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Opinions Feb. 3, 2012

February 3, 2012
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The following Indiana Supreme Court opinion was posted after IL deadline Thursday:

Michael B. Adams v. State of Indiana
29S02-1109-CR-542
Criminal. Affirms suspension of Adams’ driver’s license, registration and the ability to register other vehicles following his conviction of possession of marijuana. The state must demonstrate that a defendant made more than an incidental use of a motor vehicle in committing his offense, but once the state makes this showing, then a trial court must order the defendant’s driver’s license, registration and ability to register other vehicles suspended. The court may exercise its discretion only in setting the length of that suspension.

Friday’s opinions

7th Circuit Court of Appeals

Larry Davis v. Kris Ockomon, et al.
10-2589
U.S. District Court, Southern District of Indiana, Indianapolis Division, Judge William T. Lawrence.
Civil. Affirms finding that the position of senior humane officer for the city of Anderson was a policymaking position and therefore Davis could be dismissed for political reasons. City ordinances authorized the senior humane officer to exercise policymaking discretion.

United States of America v. Gregory G. Eller
10-2465
U.S. District Court, Northern District of Indiana, South Bend Division, Judge Robert L. Miller Jr.
Criminal. Affirms conviction of possession of a firearm in furtherance of a drug-trafficking crime. Rejects Eller’s 18 U.S.C. Section 924(c) void-for-vagueness claim and states there was sufficient evidence to support the conviction.

Indiana Supreme Court and Indiana Tax Court had posted no opinions at IL deadline.

Indiana Court of Appeals
Elmer J. Bailey v. State of Indiana (NFP)
49A02-1106-CR-487
Criminal. Reverses conviction of Class D felony domestic battery and remands with instructions to enter judgment of conviction for Class B misdemeanor battery and for resentencing.

John D. Jenkins Revocable Living Trust, John D. Jenkins, Trustee v. Peru Utility Service Board, City of Peru and Peru Common Council (NFP)
52A02-1106-PL-540
Civil plenary. Affirms trial court finding that no taking occurred by Peru Utilities, the city of Peru and Peru Common Council and decision to not enter a declaratory judgment order as to the rights and obligations of the trust and the defendants with regard to payment of fees.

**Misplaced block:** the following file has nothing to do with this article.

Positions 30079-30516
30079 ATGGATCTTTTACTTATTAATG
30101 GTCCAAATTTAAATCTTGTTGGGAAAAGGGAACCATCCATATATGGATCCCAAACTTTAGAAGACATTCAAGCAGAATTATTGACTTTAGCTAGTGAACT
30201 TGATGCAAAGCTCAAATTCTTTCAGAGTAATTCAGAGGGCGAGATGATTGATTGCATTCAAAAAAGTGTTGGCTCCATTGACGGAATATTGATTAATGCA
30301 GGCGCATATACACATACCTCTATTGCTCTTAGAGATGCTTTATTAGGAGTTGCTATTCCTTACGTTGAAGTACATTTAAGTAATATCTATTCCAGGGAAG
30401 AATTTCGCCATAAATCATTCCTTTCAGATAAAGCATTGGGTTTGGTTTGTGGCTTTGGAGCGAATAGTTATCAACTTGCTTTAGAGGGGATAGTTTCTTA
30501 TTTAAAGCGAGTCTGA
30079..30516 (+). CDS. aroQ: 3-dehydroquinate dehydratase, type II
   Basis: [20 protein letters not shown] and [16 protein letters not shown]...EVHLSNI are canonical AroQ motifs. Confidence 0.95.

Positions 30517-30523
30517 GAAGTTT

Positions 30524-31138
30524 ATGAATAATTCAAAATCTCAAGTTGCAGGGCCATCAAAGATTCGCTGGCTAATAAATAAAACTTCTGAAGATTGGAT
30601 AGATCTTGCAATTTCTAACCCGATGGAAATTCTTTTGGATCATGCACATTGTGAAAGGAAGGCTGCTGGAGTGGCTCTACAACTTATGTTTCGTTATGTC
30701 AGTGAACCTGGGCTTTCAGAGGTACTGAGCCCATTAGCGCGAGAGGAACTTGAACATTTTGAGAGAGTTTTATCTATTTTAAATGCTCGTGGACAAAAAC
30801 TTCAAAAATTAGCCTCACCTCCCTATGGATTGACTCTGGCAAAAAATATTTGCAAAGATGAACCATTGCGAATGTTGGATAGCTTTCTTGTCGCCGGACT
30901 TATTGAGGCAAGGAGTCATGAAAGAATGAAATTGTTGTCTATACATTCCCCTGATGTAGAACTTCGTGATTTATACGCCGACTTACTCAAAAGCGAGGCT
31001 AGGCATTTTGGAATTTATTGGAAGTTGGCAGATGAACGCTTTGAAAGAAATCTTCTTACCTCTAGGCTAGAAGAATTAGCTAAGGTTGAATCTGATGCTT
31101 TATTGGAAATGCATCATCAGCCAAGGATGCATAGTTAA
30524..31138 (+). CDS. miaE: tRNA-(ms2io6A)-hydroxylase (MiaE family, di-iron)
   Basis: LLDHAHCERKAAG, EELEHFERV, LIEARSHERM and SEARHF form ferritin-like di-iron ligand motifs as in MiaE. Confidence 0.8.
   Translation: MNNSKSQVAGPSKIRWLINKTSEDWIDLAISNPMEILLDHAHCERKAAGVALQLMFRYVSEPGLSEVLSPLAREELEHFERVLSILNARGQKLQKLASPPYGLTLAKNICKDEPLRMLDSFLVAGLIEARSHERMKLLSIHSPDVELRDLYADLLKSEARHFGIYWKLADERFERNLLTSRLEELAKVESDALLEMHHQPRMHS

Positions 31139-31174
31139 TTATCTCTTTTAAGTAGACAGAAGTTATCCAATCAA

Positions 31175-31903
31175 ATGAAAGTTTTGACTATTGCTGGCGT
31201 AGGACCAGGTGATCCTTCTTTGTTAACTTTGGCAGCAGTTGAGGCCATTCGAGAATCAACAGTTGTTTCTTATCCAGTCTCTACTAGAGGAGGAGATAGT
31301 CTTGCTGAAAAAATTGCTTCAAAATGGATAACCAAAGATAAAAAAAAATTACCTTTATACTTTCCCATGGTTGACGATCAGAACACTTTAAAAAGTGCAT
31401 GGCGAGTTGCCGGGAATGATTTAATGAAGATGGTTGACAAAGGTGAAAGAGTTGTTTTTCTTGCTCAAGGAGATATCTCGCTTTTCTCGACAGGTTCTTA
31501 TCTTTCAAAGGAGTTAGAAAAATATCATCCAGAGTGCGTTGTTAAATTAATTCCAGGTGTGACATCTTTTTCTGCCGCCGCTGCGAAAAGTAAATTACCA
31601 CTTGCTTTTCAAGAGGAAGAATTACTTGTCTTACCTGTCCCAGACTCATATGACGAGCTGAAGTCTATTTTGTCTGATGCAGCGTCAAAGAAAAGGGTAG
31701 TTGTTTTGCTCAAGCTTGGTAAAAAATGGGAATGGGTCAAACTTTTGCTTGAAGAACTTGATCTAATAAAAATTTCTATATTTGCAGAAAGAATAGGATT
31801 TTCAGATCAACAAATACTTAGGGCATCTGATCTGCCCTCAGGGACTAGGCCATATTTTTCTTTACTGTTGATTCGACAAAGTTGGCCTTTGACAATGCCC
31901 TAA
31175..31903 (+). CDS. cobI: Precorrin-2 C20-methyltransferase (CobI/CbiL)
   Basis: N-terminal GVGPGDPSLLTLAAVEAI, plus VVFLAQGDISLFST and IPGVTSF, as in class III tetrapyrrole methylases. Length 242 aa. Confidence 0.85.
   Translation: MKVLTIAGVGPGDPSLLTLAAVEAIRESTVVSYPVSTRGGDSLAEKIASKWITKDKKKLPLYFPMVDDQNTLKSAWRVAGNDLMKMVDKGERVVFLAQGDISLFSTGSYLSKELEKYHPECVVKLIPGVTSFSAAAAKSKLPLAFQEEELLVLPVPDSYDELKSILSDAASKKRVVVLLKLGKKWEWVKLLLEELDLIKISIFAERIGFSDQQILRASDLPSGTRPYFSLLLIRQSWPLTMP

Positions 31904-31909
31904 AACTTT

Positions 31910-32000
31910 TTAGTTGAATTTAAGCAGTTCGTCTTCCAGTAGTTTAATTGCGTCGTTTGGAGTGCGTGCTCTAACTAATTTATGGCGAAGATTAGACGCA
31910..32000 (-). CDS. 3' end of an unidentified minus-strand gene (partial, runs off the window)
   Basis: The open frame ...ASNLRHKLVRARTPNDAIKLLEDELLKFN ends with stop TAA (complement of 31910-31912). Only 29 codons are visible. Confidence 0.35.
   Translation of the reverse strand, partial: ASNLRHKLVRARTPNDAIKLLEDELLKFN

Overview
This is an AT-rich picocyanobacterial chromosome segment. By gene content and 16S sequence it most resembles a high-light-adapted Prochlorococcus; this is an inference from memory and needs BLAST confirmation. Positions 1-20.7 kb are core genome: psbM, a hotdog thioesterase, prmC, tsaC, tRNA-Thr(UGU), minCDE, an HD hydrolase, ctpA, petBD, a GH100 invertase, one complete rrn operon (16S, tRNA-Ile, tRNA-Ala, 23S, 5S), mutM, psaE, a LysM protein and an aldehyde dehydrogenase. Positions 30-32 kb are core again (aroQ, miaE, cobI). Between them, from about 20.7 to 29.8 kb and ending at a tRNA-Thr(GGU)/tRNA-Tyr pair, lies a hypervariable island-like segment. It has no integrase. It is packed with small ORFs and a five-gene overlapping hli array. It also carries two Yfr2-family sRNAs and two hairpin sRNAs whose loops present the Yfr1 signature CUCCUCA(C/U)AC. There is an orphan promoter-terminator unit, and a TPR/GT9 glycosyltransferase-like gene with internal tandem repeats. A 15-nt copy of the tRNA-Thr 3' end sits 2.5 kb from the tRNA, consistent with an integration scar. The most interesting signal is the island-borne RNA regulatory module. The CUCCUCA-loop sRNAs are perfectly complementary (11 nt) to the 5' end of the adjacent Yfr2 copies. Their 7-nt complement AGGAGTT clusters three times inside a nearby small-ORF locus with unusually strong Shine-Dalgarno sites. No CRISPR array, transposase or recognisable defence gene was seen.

Roslyn Adkins v. State of Indiana (NFP)
49A02-1107-CR-626
Criminal. Affirms convictions of and sentence for Class C felony battery, enhanced for the use of a deadly weapon.

Jerry Williams v. State of Indiana (NFP)
33A01-1105-CR-209
Criminal. Affirms denial of motion for a new trial.
 

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  1. I can understand a 10 yr suspension for drinking and driving and not following the rules,but don't you think the people who compleate their sentences and are trying to be good people of their community,and are on the right path should be able to obtain a drivers license to do as they please.We as a state should encourage good behavior instead of saying well you did all your time but we can't give you a license come on.When is a persons time served than cause from where I'm standing,its still a punishment,when u can't have the freedom to go where ever you want to in car,truck ,motorcycle,maybe their should be better programs for people instead of just throwing them away like daily trash,then expecting them to change because they we in jail or prison for x amount of yrs.Everyone should look around because we all pay each others bills,and keep each other in business..better knowledge equals better community equals better people...just my 2 cents

  2. I was wondering about the 6 million put aside for common attorney fees?does that mean that if you are a plaintiff your attorney fees will be partially covered?

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  4. I expressed my thought in the title, long as it was. I am shocked that there is ever immunity from accountability for ANY Government agency. That appears to violate every principle in the US Constitution, which exists to limit Government power and to ensure Government accountability. I don't know how many cases of legitimate child abuse exist, but in the few cases in which I knew the people involved, in every example an anonymous caller used DCS as their personal weapon to strike at innocent people over trivial disagreements that had no connection with any facts. Given that the system is vulnerable to abuse, and given the extreme harm any action by DCS causes to families, I would assume any degree of failure to comply with the smallest infraction of personal rights would result in mandatory review. Even one day of parent-child separation in the absence of reasonable cause for a felony arrest should result in severe penalties to those involved in the action. It appears to me, that like all bureaucracies, DCS is prone to interpret every case as legitimate. This is not an accusation against DCS. It is a statement about the nature of bureaucracies, and the need for ADDED scrutiny of all bureaucratic actions. Frankly, I question the constitutionality of bureaucracies in general, because their power is delegated, and therefore unaccountable. No Government action can be unaccountable if we want to avoid its eventual degeneration into irrelevance and lawlessness, and the law of the jungle. Our Constitution is the source of all Government power, and it is the contract that legitimizes all Government power. To the extent that its various protections against intrusion are set aside, so is the power afforded by that contract. Eventually overstepping the limits of power eliminates that power, as a law of nature. Even total tyranny eventually crumbles to nothing.

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